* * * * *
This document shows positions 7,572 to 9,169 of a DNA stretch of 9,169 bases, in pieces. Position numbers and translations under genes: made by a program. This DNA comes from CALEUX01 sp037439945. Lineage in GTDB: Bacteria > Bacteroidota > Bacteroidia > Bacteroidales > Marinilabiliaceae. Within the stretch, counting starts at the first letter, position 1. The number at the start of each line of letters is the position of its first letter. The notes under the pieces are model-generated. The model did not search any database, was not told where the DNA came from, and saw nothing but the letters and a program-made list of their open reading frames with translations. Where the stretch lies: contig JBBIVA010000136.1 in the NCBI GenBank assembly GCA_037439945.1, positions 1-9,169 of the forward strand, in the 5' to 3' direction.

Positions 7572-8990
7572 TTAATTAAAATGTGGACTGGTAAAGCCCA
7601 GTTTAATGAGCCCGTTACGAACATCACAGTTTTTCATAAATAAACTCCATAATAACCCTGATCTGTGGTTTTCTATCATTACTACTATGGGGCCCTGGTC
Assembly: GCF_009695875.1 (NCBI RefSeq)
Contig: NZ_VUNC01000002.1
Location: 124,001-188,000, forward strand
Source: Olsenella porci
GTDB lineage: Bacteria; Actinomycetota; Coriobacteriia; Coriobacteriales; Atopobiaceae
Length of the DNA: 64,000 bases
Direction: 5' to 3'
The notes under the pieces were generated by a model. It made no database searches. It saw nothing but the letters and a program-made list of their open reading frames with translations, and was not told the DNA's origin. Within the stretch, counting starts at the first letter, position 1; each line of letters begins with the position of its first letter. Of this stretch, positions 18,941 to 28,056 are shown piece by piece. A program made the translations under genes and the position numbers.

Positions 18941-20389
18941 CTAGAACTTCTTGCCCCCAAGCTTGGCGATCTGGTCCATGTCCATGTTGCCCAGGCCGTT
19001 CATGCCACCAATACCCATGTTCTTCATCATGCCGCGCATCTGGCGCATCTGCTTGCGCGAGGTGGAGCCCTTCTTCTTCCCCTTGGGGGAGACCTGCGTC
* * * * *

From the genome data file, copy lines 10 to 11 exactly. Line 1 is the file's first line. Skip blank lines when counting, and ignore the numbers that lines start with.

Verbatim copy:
Length of the DNA: 64,000 bases
Direction: 5' to 3'